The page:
Norwegian brand Sweet Protection’s new Arbitrator full face is really streamlined at the sides, angular and futuristic-looking. It’s a two-piece convertible lid that has a unique fixing system pairing the open face portion with a full carbon chinguard
Norwegian brand Sweet Protection’s new Arbitrator full face is really streamlined at the sides, angular and futuristic-looking. It’s a two-piece convertible lid that has a unique fixing system pairing the open face portion with a full carbon chinguard.
Sweet’s raft of safety features include low-density EPS foam inside (that claims better impact absorption that denser polystyrene) and also uses raised ‘bridges’ and sunken ‘channels’ to help soak up any smashes if you get too wild. A four-piece shell uses variable densities of Polycarbonate, and also hides a Zytel nylon ‘skeletal’ re-enforcing framework inside. The removable chinbar is pre-preg carbon fibre to save weight and resist heavy impacts. And all this added together yields a full DH-certified protection rating as a full face.
The Arbitrator also packs the industry-leading MIPS system with its low-friction plastic liner. Two sets of pad thickness on top of this are included, and the tensioning headband cinches all the way round the head for more even pressure distribution. These pads are really silky against skin, well positioned and especially comfy at the rear on the fit-tuning plastic dial that can also adjust the helmet’s dish.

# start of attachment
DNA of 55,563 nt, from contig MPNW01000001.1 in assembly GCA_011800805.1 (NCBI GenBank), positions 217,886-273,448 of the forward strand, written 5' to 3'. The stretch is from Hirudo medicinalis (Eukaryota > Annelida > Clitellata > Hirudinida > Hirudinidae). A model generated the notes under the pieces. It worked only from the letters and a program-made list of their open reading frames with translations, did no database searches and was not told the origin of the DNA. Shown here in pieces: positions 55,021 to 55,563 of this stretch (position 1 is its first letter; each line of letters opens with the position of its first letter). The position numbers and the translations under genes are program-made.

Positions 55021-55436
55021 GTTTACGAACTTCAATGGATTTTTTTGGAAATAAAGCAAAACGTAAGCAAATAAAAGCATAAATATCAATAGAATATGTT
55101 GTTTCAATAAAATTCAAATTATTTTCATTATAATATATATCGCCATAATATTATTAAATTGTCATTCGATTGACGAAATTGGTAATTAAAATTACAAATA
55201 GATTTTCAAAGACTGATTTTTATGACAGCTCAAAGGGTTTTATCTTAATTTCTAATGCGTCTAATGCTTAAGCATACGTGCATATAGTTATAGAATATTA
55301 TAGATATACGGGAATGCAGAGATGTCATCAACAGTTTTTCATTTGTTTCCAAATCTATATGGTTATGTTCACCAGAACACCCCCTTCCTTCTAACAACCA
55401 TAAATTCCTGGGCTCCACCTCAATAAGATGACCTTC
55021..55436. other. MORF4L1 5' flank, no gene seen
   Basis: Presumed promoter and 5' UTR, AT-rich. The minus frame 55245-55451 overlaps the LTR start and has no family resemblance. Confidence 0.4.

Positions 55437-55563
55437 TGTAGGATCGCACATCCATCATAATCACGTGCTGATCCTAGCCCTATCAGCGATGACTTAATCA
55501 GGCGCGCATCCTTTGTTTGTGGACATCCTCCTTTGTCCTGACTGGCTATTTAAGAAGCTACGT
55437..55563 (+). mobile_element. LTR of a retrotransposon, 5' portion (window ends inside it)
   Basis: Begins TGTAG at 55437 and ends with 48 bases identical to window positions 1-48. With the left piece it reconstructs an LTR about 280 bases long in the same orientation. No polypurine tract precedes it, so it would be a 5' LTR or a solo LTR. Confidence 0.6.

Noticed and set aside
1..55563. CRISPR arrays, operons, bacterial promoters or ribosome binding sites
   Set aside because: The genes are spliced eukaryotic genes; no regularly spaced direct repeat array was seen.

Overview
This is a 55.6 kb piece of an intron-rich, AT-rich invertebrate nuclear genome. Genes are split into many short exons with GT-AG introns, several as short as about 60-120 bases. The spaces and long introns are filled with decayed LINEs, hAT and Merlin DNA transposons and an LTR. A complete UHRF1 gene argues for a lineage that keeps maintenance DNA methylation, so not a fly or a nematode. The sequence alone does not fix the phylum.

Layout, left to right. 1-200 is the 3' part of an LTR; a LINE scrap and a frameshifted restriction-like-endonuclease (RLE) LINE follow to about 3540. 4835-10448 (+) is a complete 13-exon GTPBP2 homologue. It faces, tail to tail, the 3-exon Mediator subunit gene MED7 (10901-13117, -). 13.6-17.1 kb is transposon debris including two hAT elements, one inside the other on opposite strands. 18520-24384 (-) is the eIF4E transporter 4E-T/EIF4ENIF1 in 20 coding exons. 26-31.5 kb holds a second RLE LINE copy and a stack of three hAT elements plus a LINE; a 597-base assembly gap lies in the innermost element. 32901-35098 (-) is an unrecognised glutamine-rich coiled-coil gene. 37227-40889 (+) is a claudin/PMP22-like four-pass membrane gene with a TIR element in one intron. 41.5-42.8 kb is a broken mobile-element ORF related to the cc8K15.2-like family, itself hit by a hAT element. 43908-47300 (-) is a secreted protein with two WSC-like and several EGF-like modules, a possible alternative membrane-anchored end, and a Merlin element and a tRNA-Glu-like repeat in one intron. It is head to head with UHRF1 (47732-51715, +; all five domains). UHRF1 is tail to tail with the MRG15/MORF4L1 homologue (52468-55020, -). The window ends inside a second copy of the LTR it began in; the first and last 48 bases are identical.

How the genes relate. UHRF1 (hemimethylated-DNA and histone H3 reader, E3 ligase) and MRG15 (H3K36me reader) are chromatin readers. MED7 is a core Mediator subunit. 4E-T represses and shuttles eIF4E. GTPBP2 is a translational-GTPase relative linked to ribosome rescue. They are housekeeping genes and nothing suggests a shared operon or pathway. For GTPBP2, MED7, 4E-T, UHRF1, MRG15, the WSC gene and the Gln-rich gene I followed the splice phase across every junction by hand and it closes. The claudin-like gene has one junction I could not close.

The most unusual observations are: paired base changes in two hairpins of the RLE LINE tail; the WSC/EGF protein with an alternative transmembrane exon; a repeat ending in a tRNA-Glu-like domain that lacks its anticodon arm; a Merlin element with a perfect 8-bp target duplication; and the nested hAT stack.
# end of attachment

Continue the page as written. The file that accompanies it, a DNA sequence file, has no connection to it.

Venting is plentiful and most effective above the ears where triangulated ports funnel air over arteries to cool blood at the temples. Testing in Italy at 30-degrees, cooling and ventilation was excellent, with good sweat absorption and cooling, so it never gets overly steamy inside.
The Arbitrator is formed from distinct upper and lower halves, rather than front and rear segments, so the way the carbon chinguard attaches is unique. The lower carbon piece overlaps the ‘open face’ portion with carbon tabs that slot inside it. The pair lock and unlock with a single rear compression lever that’s reassuringly chunky, and this locks via a small tab for extra security, so can’t get accidentally knocked open.
This design means both parts have dedicated straps. DH-mode uses a much beefier, padded ratchet system chinstrap that’s very comfy, and open face mode a lighter plastic clasp. A significant drawback to this, however, is the trail helmet’s chinstrap needs folding and stashing in internal rubber pouches before reattaching the chinguard. It’s essential to remove the lid to do this, making it slower than others to convert.